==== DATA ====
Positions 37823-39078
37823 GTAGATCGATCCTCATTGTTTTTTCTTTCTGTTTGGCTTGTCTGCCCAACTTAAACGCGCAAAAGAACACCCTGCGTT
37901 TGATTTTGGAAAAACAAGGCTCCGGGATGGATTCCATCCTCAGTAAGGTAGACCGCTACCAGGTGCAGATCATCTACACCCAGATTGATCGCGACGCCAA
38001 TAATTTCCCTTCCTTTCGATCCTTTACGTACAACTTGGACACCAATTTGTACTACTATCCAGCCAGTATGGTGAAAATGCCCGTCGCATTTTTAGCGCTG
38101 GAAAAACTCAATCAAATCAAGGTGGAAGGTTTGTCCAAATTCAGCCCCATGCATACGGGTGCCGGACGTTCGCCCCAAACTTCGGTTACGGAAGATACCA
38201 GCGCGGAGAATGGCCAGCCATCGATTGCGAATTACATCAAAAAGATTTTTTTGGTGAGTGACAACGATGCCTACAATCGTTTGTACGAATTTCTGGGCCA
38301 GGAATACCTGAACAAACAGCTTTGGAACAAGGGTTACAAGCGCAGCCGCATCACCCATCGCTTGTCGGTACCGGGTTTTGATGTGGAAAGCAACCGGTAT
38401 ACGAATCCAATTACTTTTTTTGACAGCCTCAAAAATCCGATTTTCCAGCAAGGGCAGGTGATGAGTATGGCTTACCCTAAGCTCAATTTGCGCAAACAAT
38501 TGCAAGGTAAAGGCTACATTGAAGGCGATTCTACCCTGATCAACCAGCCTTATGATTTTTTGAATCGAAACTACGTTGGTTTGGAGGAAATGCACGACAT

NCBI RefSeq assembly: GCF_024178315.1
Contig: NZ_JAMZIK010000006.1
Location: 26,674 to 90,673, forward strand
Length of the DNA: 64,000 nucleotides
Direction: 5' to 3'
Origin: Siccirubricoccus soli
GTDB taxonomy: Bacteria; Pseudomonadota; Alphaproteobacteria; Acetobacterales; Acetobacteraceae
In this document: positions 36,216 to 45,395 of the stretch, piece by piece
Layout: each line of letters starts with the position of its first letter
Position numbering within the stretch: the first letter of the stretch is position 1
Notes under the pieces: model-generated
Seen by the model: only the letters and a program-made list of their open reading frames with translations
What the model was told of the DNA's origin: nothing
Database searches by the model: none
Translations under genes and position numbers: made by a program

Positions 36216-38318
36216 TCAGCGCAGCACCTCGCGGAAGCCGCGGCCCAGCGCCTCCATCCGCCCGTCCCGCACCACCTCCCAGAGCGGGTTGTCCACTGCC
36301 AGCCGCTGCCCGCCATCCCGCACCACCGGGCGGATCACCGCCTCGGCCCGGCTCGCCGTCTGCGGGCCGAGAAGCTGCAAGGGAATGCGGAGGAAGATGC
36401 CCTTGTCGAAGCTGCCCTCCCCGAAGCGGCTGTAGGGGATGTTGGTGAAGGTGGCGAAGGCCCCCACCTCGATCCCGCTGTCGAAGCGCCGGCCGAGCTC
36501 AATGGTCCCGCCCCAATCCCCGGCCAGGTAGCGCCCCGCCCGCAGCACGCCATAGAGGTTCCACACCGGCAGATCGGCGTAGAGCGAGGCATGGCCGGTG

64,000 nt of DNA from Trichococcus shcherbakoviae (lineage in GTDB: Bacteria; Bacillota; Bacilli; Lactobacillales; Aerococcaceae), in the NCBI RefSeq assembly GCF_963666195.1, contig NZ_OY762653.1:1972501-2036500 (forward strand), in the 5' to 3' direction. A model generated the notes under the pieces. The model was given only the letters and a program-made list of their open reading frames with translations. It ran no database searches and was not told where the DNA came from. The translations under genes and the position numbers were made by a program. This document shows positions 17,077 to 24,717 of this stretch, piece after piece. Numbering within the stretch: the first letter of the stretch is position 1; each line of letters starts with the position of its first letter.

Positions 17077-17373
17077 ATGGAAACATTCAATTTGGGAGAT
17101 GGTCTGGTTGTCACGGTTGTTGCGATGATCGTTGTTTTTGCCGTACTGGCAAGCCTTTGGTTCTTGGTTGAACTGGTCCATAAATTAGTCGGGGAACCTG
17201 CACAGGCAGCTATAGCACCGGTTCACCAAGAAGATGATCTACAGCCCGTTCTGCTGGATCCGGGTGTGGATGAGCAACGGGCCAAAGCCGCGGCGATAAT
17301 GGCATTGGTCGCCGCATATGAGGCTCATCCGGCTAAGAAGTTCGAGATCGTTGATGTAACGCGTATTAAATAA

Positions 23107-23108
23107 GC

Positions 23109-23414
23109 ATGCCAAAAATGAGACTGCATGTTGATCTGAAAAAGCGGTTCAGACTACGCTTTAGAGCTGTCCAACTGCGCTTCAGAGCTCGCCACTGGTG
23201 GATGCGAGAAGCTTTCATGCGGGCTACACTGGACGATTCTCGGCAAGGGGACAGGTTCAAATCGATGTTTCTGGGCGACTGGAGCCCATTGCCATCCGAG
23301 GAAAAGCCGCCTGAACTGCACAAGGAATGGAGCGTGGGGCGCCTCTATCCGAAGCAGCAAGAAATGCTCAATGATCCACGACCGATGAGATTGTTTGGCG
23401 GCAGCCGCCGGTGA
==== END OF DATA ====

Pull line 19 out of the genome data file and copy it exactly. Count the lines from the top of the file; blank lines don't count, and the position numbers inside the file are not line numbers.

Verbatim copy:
Position numbering within the stretch: the first letter of the stretch is position 1